Coronavirus conspiracies

In times of panic and fear, conspiracy theories have been known to crop up, and the latest outbreak of the coronavirus is no exception to this. Such hoaxes range from the idea that coronavirus was created in a Wuhan lab to the claim that Bill Gates had funded the coronavirus outbreak. What’s more, conspiracy theories have begun to merge with 5G reportedly being the cause of the outbreak. According to Wired, it’s important that we don’t mock conspiracy theories; jokes about conspiracies are strategically ineffective since “making fun of something online spreads the conspiracy just as quickly as sincerely sharing it would”. Moreover, as The Conversation writes, individuals who endorse conspiracies are less likely to follow health advice and more like to have negative attitudes towards prevention behaviour. In serious cases, conspiracies can also cause real harm to society, such as the racism experienced by East Asian communities since the outbreak.

How the EU plans to tackle disinformation over the next five years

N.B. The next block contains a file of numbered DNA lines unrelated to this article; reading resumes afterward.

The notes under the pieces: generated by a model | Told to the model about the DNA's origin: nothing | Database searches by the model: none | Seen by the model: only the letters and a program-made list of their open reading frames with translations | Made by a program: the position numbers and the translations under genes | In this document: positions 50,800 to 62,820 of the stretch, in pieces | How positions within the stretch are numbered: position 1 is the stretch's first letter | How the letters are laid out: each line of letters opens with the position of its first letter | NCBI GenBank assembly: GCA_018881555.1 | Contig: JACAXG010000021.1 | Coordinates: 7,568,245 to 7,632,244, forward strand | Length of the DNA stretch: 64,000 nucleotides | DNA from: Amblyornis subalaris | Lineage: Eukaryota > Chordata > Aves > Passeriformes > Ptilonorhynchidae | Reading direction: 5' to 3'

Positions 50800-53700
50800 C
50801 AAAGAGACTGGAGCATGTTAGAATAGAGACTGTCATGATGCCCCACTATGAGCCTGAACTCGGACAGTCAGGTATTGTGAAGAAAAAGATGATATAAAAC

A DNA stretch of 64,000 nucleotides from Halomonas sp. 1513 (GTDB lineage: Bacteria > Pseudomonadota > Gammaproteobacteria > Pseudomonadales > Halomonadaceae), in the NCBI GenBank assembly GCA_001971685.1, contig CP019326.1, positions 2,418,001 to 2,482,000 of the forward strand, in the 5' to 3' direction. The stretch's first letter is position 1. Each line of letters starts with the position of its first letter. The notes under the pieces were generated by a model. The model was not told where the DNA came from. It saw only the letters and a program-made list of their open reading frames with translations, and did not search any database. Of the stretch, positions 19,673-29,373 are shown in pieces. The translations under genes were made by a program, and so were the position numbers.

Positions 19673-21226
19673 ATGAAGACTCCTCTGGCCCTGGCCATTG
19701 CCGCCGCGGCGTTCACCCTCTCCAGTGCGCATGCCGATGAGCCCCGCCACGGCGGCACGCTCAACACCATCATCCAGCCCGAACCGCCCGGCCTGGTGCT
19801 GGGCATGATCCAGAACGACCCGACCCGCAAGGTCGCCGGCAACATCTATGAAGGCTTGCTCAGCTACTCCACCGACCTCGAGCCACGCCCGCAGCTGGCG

EU DisinfoLab has summarised the European Commission’s digital strategy, which was released on 20 February. In case you missed it, you can read it here. Among the envisaged regulatory proposals, several are related to disinformation online, from addressing the business model of online platforms to safeguarding quality media. In light of this, here’s what’s in the pipeline for 2020:

In the news

Good reads

  • Against the backdrop of the 2020 presidential candidates, a new The Mark Up investigation looks into how Google’s algorithm controls which political emails land in your main Gmail inbox. By signing up for email updates from most presidential candidates, the researchers found that only 11% landed in the main Gmail inbox, while 40% in spam, and the rest in Promotions.
  • From coronavirus to the Australian bushfires, First Draft has reported on how misleading maps are distorting reality. In this context, exaggerated, outdated, or fabricated maps are being used for a multitude of reasons, including to sow fear and panic in society or overstate political support.


  • new study examines YouTube’s efforts to limit the spread of conspiracy theories on its platform. The researchers found that while YouTube has nearly eradicated some conspiracy theories from its recommendations, including claims that the earth is flat and that the U.S. government carried out the Sept. 11 terrorist attacks, other falsehoods continued to flourish. The New York Times has summarised this for us.
  • Online Abuse toward Candidates during the UK General Election 2019 – This study revealed that online abuse mainly targeted a few high profile politicians. Abuse increased when politicians discussed topics such as borders and immigration. On average, male politicians received more general and political abuse, while female politicians received more sexist abuse.

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